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New York Experiences Hook Officer on Big Apple  

May 1, 1996

New York City is full of diverse people and events, but I have never seen it as I did seven years ago. I had recently graduated from the academy and was assigned to a field training unit in midtown Manhattan. Of the 10 months that I spent in that training unit, there are three memories that stand out.

Playing it Safe With Vehicle Positioning  

May 1, 1996

The lead story was the same on nine local television stations, four national networks and CNN: While conducting a "routine" vehicle stop, an officer was critically wounded and the suspects unknown. The five-year law enforcement veteran left behind two sons and a wife who was expecting their third child. We have all heard it and seen it, but are we learning from it?

Staying Alive  

April 1, 1996

In spite of all that is known about officer deaths — despite what officers have been taught in the academy and in-service training — all too often good cops are still killed because they forgot, they took a shortcut, they took an unnecessary chance or they were just plain lazy.

No Nonsense Negotiations  

April 1, 1996

With improved communications systems, alarm systems and faster response times, first responders now have the advantage of arriving in the early stages — before things get out of control.

Breaking the Silence with Deaf Citizens  

April 1, 1996

You've made a traffic stop and the suspect does not respond to your verbal commands. He moves his index finger from his ear to his mouth. Then he begins to reach for the glove compartment. Many veteran patrol officers say they've had to forcefully arrest or almost tire their weapon under similar circumstances-only to discover the subject they thought was being aggressive or uncooperative was deaf or hearing impaired.

Enforcing Visitation Rights  

March 1, 1996

The law may support the non-custodial parent's right to visitation, but it is usually very time consuming, expensive and difficult to enforce. Often the father's problems start with the wording of the custody order, which is greatly compounded by the mother's lack of cooperation. Unless there's been child abuse accusations, the mother's actions are usually aimed at hurting the father. But in the long run, it's the children who suffer.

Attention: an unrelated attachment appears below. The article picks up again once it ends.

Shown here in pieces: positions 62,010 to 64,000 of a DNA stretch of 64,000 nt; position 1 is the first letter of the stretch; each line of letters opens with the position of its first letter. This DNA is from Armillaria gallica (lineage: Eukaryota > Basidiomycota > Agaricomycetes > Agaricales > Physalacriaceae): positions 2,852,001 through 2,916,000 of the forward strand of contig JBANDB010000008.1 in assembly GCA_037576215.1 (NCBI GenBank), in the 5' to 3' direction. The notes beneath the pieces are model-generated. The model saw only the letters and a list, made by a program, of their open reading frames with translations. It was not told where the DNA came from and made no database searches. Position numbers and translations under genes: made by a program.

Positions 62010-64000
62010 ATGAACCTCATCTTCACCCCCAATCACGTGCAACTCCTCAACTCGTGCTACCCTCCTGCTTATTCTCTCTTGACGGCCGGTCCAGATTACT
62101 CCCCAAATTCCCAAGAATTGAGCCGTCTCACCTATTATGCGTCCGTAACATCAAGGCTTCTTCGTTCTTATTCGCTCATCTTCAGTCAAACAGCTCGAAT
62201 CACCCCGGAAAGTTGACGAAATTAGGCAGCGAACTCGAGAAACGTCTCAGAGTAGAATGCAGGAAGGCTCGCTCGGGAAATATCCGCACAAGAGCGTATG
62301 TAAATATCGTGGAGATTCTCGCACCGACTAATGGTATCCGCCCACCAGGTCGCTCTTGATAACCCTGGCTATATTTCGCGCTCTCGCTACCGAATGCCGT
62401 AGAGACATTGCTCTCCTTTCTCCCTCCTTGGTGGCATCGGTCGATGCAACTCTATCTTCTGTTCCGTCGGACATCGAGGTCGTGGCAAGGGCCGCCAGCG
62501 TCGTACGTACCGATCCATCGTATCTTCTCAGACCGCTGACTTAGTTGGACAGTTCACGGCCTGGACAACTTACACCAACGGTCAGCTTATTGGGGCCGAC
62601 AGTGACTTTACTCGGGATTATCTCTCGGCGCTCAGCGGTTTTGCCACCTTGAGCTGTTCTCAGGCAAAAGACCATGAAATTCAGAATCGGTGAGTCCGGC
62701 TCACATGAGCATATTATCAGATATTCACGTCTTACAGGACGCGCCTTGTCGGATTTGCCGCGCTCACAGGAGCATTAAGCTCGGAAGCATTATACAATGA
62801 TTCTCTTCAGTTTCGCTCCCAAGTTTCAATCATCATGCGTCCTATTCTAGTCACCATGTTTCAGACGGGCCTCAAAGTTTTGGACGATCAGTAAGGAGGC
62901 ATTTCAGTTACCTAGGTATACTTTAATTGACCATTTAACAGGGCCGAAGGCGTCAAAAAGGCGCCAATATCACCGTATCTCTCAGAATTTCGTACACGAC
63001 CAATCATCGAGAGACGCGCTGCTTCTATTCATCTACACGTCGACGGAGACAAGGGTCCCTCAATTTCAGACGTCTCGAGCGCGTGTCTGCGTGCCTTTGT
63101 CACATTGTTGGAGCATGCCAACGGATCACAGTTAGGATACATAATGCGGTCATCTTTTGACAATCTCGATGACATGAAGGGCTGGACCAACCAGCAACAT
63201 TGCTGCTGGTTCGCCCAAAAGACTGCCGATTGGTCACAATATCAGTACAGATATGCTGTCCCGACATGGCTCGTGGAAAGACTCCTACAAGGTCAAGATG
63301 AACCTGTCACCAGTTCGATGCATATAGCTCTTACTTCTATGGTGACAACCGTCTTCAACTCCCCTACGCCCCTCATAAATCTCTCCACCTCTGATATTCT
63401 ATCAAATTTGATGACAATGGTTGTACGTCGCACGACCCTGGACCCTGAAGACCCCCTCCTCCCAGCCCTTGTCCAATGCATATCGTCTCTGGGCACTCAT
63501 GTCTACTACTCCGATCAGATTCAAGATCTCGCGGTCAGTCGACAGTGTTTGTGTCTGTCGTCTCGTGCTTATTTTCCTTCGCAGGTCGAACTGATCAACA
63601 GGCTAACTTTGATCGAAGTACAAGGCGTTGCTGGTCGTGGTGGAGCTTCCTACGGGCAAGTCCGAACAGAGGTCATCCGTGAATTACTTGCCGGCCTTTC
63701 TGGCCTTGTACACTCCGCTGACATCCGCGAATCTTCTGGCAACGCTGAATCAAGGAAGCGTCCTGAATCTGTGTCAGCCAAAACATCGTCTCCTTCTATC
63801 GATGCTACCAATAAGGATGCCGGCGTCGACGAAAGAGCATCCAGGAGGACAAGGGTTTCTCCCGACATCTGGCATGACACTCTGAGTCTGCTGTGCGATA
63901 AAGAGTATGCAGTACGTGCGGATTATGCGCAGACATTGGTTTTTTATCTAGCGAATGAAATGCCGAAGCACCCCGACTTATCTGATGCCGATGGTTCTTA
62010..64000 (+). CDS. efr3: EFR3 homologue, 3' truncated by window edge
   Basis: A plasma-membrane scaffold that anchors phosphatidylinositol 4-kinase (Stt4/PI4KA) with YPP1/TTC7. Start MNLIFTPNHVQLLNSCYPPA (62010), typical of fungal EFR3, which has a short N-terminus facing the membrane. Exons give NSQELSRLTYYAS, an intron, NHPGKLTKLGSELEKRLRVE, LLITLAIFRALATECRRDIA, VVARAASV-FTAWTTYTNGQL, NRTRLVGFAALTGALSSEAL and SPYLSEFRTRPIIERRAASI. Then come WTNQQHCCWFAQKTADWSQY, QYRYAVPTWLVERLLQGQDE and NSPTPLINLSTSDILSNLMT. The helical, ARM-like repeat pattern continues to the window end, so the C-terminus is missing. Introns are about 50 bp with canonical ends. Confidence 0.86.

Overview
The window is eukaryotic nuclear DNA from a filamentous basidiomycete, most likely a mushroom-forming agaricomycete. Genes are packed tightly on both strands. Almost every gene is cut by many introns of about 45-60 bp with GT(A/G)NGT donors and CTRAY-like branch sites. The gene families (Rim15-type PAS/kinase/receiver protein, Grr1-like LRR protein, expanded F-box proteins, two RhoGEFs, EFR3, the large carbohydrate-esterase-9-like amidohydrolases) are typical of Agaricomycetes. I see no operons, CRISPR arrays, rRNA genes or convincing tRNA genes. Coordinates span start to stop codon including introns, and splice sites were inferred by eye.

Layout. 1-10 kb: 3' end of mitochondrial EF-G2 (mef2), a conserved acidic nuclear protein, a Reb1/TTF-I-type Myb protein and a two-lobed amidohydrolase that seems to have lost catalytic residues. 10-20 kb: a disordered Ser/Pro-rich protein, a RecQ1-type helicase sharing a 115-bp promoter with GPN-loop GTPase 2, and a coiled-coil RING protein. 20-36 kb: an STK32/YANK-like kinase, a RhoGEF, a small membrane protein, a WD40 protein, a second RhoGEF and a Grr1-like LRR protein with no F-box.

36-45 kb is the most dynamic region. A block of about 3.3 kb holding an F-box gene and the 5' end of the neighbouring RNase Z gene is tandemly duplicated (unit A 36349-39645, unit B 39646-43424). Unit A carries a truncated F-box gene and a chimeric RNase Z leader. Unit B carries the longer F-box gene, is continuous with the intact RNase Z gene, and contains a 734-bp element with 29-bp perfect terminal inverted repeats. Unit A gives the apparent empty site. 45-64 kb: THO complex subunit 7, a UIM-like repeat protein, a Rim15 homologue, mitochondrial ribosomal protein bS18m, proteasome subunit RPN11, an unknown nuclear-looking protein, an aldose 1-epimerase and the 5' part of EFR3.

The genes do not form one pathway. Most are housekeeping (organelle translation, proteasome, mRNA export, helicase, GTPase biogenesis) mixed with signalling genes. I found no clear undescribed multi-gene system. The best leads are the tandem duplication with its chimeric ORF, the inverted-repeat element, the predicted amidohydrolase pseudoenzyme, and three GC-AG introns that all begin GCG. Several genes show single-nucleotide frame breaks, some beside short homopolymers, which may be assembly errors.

Freelancing for Fugitives  

March 1, 1996

If you think bounty hunters are mythical characters of the Wild West or figments of the imaginations of Hollywood scriptwriters, you'd better think again. The bounty hunter is alive and well in contemporary America.  The average fee for bringing in a bad guy runs between $400 and $600. Some par­ticularly high-profile cases can net $10,000 to $87,000 for an arrest.

Battles on the Homefront  

March 1, 1996

Twenty years ago, typical domestic violence calls were brushed off as trivial disputes to be settled behind closed doors. Police would either admonish the couple to stop fighting or try to mediate their dispute. By the late 1980s, however, states began to treat domestic violence as a crime rather than a private affair.

Putting Out the Fire  

March 1, 1996

Before you go scurrying to your training manuals to find out how some­one can be arrested for a felony when the basic crime is a misdemeanor, take a look at how San Diego (Calif.) police have managed to curb the number of domestic abuse homicides. Through an innovative domestic abuse policy, San Diego now has one of the lowest rates of domestic vio­lence homicides in the country.

Police Chaplains: Helping Hands  

February 1, 1996

Police Chaplain Phyllis Poe had been offering comfort and coffee last April at the Oklahoma City bomb site when a police officer, covered in dirt, approached her and said desperately, "You've got to pray with me."

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